For new businesses in that critical early period, cash flow is a vital part of staying afloat to establish and grow the business. Established businesses also know the importance of cash flow to help keep everything running while the business grows. If you can’t reach your targets for income, reining in your costs can help give you a little extra headroom to manage cash flow while you’re planning your next move.
Cost control can contribute to business success or failure but it can be hard to get a handle on it as your business costs can work on a number of levels. It can be a challenge to pinpoint hidden costs or where your established ways of doing things cost you more money than they should.
It’s more than just keeping an eye on outgoings (though that’s important too).
It’s about looking at each aspect of your business and all your business systems (or the gaps where there should be business systems) to see if poor practice is driving costs up unnecessarily.
It can be helpful to break it down a little. You can look at it in terms of cost centres such as power or office supplies. Or you can look at what those costs do for your business. It can help to analyse costs in terms of cost of sale and overheads.
Every dollar you can pull back from your costs can go straight onto your bottom line. Talk to us if you’d like to review your costs and your systems to keep costs under control. Whether your sales are booming or busting, you want to make sure that while you’re focused on revenue your costs aren’t ballooning and you’re still delivering on your bottom line.
Cost of Sale and Overheads
Cost of sale and overheads affect your profit. Understanding how they interrelate and keeping track of them can really have an impact on your business success.
Cost of Sale
Cost of sale (also known as Cost of Goods Sold or CoGS) is how much it costs you to make a sale.
In a business that sells products, CoGS is based on the price paid for the product, plus any costs necessary to put the merchandise into inventory and make it ready for sale, including shipping and handling. You can even break it down to calculate the cost of sale of individual units.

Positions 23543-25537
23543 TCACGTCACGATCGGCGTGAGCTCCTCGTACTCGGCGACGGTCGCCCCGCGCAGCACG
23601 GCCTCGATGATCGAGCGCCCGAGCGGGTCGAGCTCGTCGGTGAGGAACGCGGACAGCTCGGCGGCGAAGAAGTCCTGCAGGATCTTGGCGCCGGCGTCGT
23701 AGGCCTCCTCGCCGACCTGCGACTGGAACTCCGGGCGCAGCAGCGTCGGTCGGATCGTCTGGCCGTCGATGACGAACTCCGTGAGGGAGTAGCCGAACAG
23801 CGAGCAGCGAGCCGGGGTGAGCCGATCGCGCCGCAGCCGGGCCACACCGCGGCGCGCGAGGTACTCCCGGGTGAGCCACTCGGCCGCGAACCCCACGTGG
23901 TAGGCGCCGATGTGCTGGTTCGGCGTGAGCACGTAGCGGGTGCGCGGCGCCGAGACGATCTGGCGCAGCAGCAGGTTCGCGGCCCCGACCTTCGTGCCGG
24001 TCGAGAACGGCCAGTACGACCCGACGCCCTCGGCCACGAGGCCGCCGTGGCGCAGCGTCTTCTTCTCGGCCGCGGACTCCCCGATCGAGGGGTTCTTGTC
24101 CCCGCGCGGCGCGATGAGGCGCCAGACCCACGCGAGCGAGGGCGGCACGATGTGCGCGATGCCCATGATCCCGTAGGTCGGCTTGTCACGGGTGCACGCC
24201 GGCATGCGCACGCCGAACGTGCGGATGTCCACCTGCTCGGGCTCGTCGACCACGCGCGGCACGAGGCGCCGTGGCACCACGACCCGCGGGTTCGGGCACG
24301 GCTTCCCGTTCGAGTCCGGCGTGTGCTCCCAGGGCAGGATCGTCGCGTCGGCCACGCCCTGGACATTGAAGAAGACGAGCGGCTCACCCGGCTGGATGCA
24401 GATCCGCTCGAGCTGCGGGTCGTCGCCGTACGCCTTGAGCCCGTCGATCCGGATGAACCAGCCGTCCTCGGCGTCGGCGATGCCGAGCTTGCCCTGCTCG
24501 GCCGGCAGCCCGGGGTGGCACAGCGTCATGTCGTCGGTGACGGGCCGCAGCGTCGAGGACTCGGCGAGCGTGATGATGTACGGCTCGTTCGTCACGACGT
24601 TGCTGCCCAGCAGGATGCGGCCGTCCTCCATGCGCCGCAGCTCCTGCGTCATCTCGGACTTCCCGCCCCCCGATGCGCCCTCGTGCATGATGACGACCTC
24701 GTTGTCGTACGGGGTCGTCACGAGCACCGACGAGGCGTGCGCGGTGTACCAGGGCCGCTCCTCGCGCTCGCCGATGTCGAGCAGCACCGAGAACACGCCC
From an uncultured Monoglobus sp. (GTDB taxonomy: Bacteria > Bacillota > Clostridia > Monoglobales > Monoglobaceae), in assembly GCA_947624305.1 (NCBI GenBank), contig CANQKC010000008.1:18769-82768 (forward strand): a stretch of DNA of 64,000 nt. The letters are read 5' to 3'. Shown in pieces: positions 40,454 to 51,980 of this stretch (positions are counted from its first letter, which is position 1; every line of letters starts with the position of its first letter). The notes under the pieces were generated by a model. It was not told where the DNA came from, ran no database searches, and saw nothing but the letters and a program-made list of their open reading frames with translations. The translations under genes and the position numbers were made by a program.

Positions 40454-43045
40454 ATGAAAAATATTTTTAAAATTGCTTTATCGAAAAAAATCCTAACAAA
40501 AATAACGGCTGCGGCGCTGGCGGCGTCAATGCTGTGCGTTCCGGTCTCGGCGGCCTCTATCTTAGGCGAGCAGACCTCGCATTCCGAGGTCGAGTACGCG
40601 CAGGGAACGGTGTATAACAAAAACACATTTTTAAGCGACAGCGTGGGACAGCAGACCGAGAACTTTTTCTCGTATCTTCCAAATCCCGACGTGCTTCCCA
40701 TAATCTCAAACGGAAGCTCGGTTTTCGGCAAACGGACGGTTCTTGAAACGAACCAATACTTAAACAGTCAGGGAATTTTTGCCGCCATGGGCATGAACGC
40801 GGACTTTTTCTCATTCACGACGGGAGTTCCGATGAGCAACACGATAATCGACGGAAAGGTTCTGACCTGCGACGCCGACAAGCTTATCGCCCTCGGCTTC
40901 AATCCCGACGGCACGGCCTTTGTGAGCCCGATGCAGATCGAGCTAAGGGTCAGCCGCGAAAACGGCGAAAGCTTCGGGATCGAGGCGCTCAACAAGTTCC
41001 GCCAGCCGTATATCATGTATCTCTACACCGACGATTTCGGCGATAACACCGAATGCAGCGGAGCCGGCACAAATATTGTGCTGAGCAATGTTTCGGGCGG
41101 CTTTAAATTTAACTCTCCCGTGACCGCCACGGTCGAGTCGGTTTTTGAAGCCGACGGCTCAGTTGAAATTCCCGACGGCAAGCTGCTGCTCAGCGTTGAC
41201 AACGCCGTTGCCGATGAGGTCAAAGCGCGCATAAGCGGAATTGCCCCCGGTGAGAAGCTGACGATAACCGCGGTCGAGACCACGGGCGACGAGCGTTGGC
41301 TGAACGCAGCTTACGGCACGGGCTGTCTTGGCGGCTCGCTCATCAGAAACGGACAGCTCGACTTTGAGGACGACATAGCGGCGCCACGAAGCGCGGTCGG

The basic formula is CoS = Opening Inventory + Purchases + Carriage In – Closing Inventory.
It varies, depending on what kind of business you have. Manufacturers determine the cost of sale as the sum of the direct costs of materials and labour incurred in producing a product. A business that provides services would calculate cost of sales by looking at the amount of money that goes into providing a service. In this kind of business it’s important to have a system to track the time the team spend directly involved with delivering the service.
Overheads are general business expenses. They can’t be tracked directly to sales. Overheads are what it costs you to open your doors every morning.
When you’re looking at your profit and loss statement, it can be a challenge to see how all the factors interrelate.
When you look at income from sales, you won’t be able to see what your profit is until you’ve factored in costs. After you’ve made deductions for items such as customer discounts and returns and taken away the cost of sales, you can see your gross profit. When you look at gross profit then deduct all your overheads, you’ll see your net profit and get a better idea of how your business is really doing.
Your net profit is the proverbial bottom line. It’s important to also remember that tax is based on your net profit – the profit you keep will be your net profit after tax.
The important thing to understand is that every dollar you can save from your cost of sale increases your gross profit. Every dollar you save from your overheads increases your net profit. If you can’t shave anything off your costs, you might need to think about whether you can increase your prices. Increasing prices without sacrificing sales is the ultimate aim; however adding value to your products should always be considered to maintain or increase sales.